Tijuana International Airport

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Tijuana International Airport

Aeropuerto Internacional de Tijuana
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Summary
Airport typeMilitary/Public
Operator Grupo Aeroportuario del Pacífico
Serves Tijuana-San Diego
Location Tijuana, Baja California
(CBX terminal in Otay Mesa, San Diego, California)
Opened1951
Hub for Volaris
Focus city for Viva Aerobus
Time zone PST (UTC-08:00)
  Summer (DST) PDT (UTC-07:00)
Elevation  AMSL 149 m / 489 ft
Coordinates 32°32′27″N116°58′12″W / 32.54083°N 116.97000°W / 32.54083; -116.97000
Website www.aeropuertosgap.com.mx/en/tijuana-3.html
Map
Location map Tijuana.png
Airplane silhouette.svg
TIJ
Location of the airport in Tijuana
Mexico Baja California location map.svg
Airplane silhouette.svg
TIJ
TIJ (Baja California)
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Airplane silhouette.svg
TIJ
TIJ (Mexico)
Runways
Direction LengthSurface
mft
09/272,9609,711 Asphalt
10/28 (closed)2,0006,561Asphalt
Statistics (2022)
Total passengers13,194,900
Ranking in Mexico5th Decrease2.svg
Source: Grupo Aeroportuario del Pacífico [1]

Tijuana International Airport (Spanish : Aeropuerto Internacional de Tijuana); officially Aeropuerto Internacional General Abelardo L. Rodríguez (General Abelardo L. Rodríguez International Airport)( IATA : TIJ, ICAO : MMTJ), is an international airport located 5 kilometres (3.1 mi) northeast of Downtown Tijuana. It serves Tijuana, Baja California, Mexico, and the Metropolitan Area of San Diego-Tijuana, home to a population of five million inhabitants. The airport serves an extensive network of 42 domestic destinations including most of the major and secondary cities across Mexico. [2] It is a hub for Volaris and a focus city for Viva Aerobus. Additionally, the airport houses facilities for the Mexican Air Force and supports cargo flights, tourism, flight training, and general aviation activities. Operated by Grupo Aeroportuario del Pacífico, the airport is named after General Abelardo L. Rodríguez, President of Mexico from 1932 to 1934. It is Mexico's westernmost airport and second-northernmost airport after Mexicali International Airport.

Contents

Situated adjacent to the U.S. border, Tijuana Airport is the only geographically binational airport in the world, having direct access to its terminal from Mexico, and from its Cross Border Xpress (CBX) terminal in the United States. This unique feature allows passengers with a boarding pass to walk across a bridge crossing the U.S.-Mexico border. The CBX terminal handled 4,288,000 passengers in 2023, constituting approximately one-third of all passenger movements at Tijuana Airport. [1]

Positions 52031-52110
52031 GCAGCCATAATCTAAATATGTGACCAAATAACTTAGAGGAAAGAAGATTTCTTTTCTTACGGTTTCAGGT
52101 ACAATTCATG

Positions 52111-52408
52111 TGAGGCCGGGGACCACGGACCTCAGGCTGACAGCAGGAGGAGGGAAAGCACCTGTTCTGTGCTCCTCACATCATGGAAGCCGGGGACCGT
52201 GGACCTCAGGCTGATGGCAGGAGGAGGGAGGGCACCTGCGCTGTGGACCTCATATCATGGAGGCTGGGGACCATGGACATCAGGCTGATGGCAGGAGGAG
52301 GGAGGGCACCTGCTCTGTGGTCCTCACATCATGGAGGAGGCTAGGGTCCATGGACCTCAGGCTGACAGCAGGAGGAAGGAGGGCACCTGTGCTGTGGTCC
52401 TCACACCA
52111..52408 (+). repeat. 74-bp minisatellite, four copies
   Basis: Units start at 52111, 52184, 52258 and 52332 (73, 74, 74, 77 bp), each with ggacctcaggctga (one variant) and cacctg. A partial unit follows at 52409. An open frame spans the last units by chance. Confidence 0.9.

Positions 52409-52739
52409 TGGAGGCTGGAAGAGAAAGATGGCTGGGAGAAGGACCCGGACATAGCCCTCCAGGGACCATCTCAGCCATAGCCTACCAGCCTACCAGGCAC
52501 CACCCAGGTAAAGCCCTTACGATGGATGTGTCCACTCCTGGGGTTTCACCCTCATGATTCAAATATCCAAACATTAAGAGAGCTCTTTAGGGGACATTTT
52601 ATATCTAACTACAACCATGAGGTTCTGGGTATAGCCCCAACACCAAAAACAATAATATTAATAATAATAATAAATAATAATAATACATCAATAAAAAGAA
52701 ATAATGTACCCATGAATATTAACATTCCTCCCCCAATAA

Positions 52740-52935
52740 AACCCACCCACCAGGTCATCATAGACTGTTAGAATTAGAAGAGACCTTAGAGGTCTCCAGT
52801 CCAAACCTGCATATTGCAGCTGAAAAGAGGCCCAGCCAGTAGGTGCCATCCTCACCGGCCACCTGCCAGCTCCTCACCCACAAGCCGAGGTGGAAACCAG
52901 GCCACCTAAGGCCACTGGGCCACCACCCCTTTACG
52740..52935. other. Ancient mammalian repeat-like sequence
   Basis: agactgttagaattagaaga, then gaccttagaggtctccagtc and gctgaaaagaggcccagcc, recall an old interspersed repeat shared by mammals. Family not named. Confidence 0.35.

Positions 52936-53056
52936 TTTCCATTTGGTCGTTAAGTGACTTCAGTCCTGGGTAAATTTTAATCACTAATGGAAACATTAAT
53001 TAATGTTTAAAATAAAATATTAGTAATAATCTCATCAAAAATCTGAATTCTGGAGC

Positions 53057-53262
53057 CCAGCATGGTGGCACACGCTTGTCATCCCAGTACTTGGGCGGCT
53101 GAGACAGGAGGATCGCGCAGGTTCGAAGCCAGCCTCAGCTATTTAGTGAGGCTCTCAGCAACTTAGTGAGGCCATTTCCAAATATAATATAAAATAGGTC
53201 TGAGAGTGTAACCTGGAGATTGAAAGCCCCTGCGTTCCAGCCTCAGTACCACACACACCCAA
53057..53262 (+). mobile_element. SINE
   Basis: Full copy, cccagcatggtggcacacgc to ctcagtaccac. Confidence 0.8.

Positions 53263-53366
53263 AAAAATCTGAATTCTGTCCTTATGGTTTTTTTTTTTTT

The airport ranks as the fifth busiest airport in Mexico for both passenger numbers and aircraft movements and holds the 13th position in Latin America and the 55th position in North America. It has witnessed significant growth, handling 8,925,900 passengers in 2019 and reaching 13,194,900 passengers in 2023. In 2022, Tijuana International Airport became the fifth airport in the country to surpass ten million passengers in a calendar year. [1]

History

Early years

Volaris Airbus A320 departing TIJ Aeropuerto de Tijuana 2.jpg
Volaris Airbus A320 departing TIJ

Tijuana Airport, inaugurated as the 'Aeropuerto Federal de Tijuana' on May 1, 1951, replaced the former airport located on today's Aguacaliente Boulevard . The initial passenger terminal was situated on the southwest side of the airport grounds, facing the present terminal. In 1954, Mexicana de Aviación began direct flights from Tijuana to Mexico City. In 1965, as part of the National Plan of Airports introduced during President Diaz Ordaz's administration, the airport became part of the Government-owned corporation Aeropuertos y Servicios Auxiliares (ASA). The growing population in Tijuana during the 1960s led to an increased demand for flights. [3]

The airport's 2,000 metres (6,600 ft) long runway, with an orientation of 10/28, had its northern end located less than 100 metres (330 ft) south of the U.S. border wall. This meant that departing airplanes entered U.S. airspace after takeoff. The year 1969 marked the introduction of Operation Intercept, aimed at curbing narcotics flow between the U.S. and Mexico. Rising political pressure to reduce incursions into U.S. airspace resulted in the requirement to reorient the runway from 10/28 to 09/27. [4]

In 1970, a new 2,500 metres (8,200 ft) long runway (09/27) and a terminal capable of accommodating larger aircraft were constructed north of the existing runway. The new runway direction impacted Tijuana's approach, particularly over Cerro San Isidro, a 792 metres (2,598 ft) high land obstacle, causing an increase in the east approach glide slope beyond 3 degrees and hindering a full Instrument Landing System (ILS) approach on runway 27, necessary during adverse weather conditions. [5]

The original terminal then transitioned into an air base for the Mexican Air Force, now known as the 'Aeropuerto Viejo' or old airport. During the 1970s, Tijuana experienced rapid growth, leading to expansions in both terminal and parking areas to meet escalating airport demand.